Let’s peek inside 5 great troop trailers

Even the best-looking troop trailer designs can’t hide ugly insides. You know the ones I mean: cavernous, unorganized spaces into which gear is deposited and never seen again.

That’s why many troops add the Scouting touch to their trailers, installing shelving and other improvements to make storing and finding gear a breeze — even if it’s after dark on Friday night when you pull into camp.

So last month, I asked for troops to send me photos of the insides of their trailers. I wanted to know: How do troops keep things organized and avoid the all-too-familiar sight of 20 boys rummaging through a pile of backpacks, bags, and patrol boxes to find what’s theirs?

Here are five great examples: 

Troop 33, Chittenango, N.Y.

Assistant Scoutmaster Jeff says:

We did a low-cost makeover of our trailer. Our finished product isn’t immaculate, but it is much more useable, and everything has its place. It is now much easier to find things, and we don’t have to rely on the scout quartermaster to get everything back where it went.

Heavy goes on the bottom (our large canopy in our “coffin” container, dutch ovens), or patrol boxes or folding and cooking tables on the next level, flags and pioneering poles at the top. We have cabinets up front to hold lanterns, cooking stoves and water jugs.

Troop 33's trailer before the overhaul.

Troop 33’s trailer before the overhaul.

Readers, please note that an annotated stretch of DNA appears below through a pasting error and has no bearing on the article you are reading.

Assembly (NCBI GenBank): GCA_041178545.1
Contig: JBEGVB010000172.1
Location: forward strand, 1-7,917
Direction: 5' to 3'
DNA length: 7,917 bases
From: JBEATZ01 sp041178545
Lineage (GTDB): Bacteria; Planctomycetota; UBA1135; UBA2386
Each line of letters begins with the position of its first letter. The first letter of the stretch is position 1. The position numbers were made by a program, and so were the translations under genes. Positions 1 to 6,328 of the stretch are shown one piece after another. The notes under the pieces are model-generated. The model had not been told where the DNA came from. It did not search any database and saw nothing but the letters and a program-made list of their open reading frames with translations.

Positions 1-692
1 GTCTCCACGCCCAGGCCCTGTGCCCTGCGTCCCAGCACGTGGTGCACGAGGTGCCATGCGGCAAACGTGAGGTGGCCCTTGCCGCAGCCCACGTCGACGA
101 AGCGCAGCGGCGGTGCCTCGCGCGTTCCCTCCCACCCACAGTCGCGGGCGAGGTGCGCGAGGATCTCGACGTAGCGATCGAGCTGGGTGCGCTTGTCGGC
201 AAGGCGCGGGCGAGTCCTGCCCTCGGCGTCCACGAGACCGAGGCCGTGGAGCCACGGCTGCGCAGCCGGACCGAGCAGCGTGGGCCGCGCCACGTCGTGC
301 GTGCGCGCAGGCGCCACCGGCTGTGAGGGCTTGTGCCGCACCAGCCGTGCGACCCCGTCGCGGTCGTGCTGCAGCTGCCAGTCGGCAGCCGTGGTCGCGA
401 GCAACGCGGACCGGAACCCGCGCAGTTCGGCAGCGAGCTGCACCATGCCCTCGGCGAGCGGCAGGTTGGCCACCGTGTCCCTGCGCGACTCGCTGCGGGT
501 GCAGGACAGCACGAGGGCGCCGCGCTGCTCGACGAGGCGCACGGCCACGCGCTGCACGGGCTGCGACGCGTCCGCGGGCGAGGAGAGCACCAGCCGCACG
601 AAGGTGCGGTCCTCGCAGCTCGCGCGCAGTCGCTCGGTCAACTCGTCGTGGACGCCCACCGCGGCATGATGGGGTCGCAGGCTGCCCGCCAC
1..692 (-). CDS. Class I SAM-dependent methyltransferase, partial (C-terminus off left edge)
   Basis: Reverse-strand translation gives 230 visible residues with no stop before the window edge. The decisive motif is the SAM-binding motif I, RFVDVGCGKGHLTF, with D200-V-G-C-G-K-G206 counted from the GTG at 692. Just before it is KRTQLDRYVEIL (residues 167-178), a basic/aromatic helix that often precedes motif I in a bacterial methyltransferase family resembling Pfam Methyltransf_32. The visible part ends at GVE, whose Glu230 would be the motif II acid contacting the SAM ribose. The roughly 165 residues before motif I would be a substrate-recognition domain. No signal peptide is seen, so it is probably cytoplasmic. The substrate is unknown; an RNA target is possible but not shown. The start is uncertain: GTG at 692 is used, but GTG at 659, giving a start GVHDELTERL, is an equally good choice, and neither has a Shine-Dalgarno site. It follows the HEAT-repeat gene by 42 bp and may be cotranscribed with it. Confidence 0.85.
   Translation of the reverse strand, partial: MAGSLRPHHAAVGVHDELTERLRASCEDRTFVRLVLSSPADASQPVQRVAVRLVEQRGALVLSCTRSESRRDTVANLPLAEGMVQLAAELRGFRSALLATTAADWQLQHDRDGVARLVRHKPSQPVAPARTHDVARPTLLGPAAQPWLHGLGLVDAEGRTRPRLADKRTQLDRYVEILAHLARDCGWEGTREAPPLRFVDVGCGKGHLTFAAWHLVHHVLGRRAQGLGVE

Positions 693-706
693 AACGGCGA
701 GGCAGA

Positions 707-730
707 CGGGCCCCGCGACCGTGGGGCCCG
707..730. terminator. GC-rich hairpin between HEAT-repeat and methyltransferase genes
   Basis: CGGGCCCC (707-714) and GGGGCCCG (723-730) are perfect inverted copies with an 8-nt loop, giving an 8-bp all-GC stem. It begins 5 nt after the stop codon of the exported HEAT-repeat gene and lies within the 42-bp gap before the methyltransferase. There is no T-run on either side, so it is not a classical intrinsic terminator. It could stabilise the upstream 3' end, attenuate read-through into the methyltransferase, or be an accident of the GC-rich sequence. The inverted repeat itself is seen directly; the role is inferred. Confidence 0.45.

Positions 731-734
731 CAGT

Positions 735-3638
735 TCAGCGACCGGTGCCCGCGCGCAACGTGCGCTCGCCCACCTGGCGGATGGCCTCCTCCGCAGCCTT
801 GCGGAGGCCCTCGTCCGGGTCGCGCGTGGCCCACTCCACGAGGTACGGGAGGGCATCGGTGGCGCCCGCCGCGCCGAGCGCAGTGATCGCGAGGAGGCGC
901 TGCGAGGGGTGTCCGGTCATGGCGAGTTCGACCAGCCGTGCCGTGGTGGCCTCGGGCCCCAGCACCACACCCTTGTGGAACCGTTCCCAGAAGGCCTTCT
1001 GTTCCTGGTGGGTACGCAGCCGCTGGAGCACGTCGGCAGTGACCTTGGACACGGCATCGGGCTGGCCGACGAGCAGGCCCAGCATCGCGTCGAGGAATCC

Troop 33's trailer during the overhaul.

Troop 33’s trailer during the overhaul.

Troop 33's trailer after the overhaul.

Troop 33’s trailer after the overhaul.

Troop 382

Assistant Scoutmaster Rhonda says:

We, as many, used wood inside….but it makes the trailer after being loaded with gear, WAY too heavy for a regular truck to pull.

I do like that each patrol has their own colored crate. Inside the grate are items like, lantern (with mesh globe), chimney charcoal starter, gloves, charcoal tongs, lid lifter, propane hose. (ALL marked with same-color electrical tape or spray painted to match crate). All items for each patrol, Propane tank, tree, table,…etc. are all marked with patrol color. Even the chuck boxes have now been color coded. They patrols were able to paint them themselves!

Troop 382 trailer Troop 382 trailer Troop 382 trailer Troop 382 trailer

Troop 159, Judsonia, Ark.

Scoutmaster Steven sent in these photos:

Troop 159's trailer. Troop 159's trailer.

Troop 159's trailer.

Troop 208, Cary, N.C.

Chartered Organization Representative Jeff says:

Here are some pictures of our troop trailer. I took on this project when I became Scoutmaster because I was tired of unpacking everything from our smaller trailer to get to the items I needed when we arrived at camp on Friday night. We had the larger trailer but rarely used it because the troop had shrunk in size over the years.